Lent is done, and it is time to celebrate the resurrection of Jesus. I won’t find him in the graveyard, in a crypt, in an urn. He is in the world of the living, not the land of the dead. He has passed through death into life. He finds me, just as he found Mary, usually looking for him in the wrong place, assuming he is out of reach.

Supposing him to be the gardener, she said to him, “Sir, if you have carried him away, tell me where you have laid him, and I will take him away.” Jesus said to her, “Mary!” She turned and said to him in Hebrew, “Rabbouni!” (Which means teacher.).John 20:11-16

Sometimes Jesus looks like the gardener, sometimes he looks like a science teacher. He appears as a cook, a banker, and a homeless man. He can be found on every street in every town. I encounter him every day. But do I recognize him? Do I know I’m in the presence of Jesus? This Easter, I pray for eyes to see, and a heart that recognizes Jesus when he speaks to me.


By contrast, the action of the Spirit is love, joy, peace, patience, kindness, generosity, faithfulness, gentleness, and self-control. Galatians 5:22-23

What wondrous love is this, o my soul?

Love never ends. But as for prophecies, they will come to an end; as for tongues, they will cease; as for knowledge, it will come to an end. I Corinthinans 13:8

It ends with love, and love never ends. Agape in Greek. The agape kind of love is a choice and a way of living with God and neighbor in this world…

Love that is a fruit/action of the Spirit is meaning good things for others and working toward those good things. It involves sacrifice – dedicating time, talent, and resources to foster someone else’s life. This love is freely given, not the result of coercion or oppression. It enlarges the spirit and leads to a better sense of self. This love is a choice, not something forced. This kind of love is possible for us because we have been loved this way since we came into this world. This is how God loves us, and it’s how we are meant to love one another.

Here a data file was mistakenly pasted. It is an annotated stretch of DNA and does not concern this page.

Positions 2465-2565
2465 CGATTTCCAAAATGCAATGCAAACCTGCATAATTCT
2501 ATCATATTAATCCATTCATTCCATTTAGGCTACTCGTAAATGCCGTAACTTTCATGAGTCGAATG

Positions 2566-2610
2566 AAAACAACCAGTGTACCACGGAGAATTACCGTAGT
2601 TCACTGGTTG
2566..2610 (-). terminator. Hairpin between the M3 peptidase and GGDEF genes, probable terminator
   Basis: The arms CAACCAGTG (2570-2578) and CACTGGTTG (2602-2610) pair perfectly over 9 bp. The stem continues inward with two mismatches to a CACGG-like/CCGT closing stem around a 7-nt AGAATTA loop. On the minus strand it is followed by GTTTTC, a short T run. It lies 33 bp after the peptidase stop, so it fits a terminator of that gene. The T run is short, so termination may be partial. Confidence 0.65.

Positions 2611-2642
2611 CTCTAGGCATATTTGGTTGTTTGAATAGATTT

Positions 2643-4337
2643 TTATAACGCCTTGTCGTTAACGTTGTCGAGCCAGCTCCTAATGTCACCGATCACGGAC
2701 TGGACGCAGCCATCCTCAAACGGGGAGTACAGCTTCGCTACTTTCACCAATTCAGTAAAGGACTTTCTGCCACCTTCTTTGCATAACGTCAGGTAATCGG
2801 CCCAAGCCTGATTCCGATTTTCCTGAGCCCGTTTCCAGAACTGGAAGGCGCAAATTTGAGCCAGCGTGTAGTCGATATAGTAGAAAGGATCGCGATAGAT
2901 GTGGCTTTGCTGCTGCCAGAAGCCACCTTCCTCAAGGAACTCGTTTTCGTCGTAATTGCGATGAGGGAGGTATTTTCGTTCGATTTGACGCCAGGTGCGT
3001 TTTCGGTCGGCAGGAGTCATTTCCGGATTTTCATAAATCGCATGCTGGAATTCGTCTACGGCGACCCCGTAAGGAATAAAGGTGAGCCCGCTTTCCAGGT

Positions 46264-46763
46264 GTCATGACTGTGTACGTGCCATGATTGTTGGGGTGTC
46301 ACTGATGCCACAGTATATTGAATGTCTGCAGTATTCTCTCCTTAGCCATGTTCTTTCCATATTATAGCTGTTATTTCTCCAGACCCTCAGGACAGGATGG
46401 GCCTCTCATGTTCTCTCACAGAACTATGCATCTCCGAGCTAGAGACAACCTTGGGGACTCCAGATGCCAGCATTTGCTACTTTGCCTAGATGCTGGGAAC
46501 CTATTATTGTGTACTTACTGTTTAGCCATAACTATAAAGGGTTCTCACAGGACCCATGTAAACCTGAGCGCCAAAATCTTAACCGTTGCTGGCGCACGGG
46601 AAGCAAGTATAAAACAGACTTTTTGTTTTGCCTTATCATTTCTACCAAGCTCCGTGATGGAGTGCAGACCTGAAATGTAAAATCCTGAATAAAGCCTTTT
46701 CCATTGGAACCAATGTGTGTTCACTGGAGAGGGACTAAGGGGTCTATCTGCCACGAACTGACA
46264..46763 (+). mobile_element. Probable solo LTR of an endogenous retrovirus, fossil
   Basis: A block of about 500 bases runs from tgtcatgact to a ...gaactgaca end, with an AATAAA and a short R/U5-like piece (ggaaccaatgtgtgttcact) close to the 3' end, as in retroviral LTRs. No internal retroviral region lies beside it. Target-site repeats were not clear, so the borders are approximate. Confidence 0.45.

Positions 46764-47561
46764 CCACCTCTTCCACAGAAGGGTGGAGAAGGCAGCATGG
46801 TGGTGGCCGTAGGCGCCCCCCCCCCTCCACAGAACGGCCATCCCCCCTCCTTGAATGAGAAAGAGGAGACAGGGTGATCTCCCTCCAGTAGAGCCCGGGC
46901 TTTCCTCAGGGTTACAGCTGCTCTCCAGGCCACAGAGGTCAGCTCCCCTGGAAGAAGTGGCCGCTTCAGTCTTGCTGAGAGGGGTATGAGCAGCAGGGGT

Often, we don’t love each other or God this way because we are afraid of loss and death. To avoid loss of self we strike out against love, hurting ourselves and our neighbor. We put Jesus on the cross because we fear the divine love revealed in his words and actions.

My mother talked to me about this years ago. She believed that many rejected the life of faith because they were afraid that God would ask them to die. Just like Peter, we denyJesus because we don’t want to die. We love life and are afraid to lose it. This is true.

But there is another truth at work here: we run away from Jesus because we know he’ll ask us to live. Living for Jesus is loving our neighbor and ourself, seeking and finding God in all people and things. I don’t know what we are more afraid of: losing life or loving life so much that death is just the doorway to the love of Christ. The love without end, Amen.


The demon of pride conducts the soul to its worst fall. It urges it: not to admit God’s help, and to believe that the soul is responsible for its own achievements, and to disdain the brethren as fools because they do not all see this about it. This demon is followed by: anger and sadness and the final evil, utter insanity and madness, and visions of mobs of demons in the air. (Evagrius Pontificus, 345-399, The Eight (Bad)Thoughts, found at Early Church Texts, public page,

I didn’t come into this world self-delivered, and I didn’t grow without help. My life is connected to other lives – family, friends, mentors, and other practitioners of my craft. I build on the knowledge and work of others, adding mine to it along with every other person on the planet. While I write the reflections on this blog, I did not create the language. While my reflections aren’t anyone else’s, the help and encouragement of others was and is necessary. If I think otherwise, I kid myself.

The delusion pride plunges my spirit into is much worse than trying to claim full credit for my achievements. Pride puts me in a universe whose center is me, a creation all about me and all for me. My soul doesn’t need God’s help and I can do just fine all by myself. Dependency is for weaker souls, and it is only their blindness that allows others to question my self-efficacy and my self-sufficiency. Others may need God, but not me – a lie I want to believe. Pride pushes me to remake God in my image – the final idolatry.

Living such a false reality is exhausting, though. Other people break into my reality with their own, and the Spirit hovers over me in spite of my bad behavior;  God and my neighbors call me back from the brink, returning me to myself and to this God-given and God-sustained creation. My soul settles down and I can breathe again – no longer center of the universe, and no longer alone. It is more than enough: it is grace.

What about the mobs of demons that Evagrius writes about? Are they real? Oh, yes. I believe it’s the face of everyone else and the presence of the Spirit, distorted by the utter insanity and madness that is the reality lived in pride. The self-created false world is hell.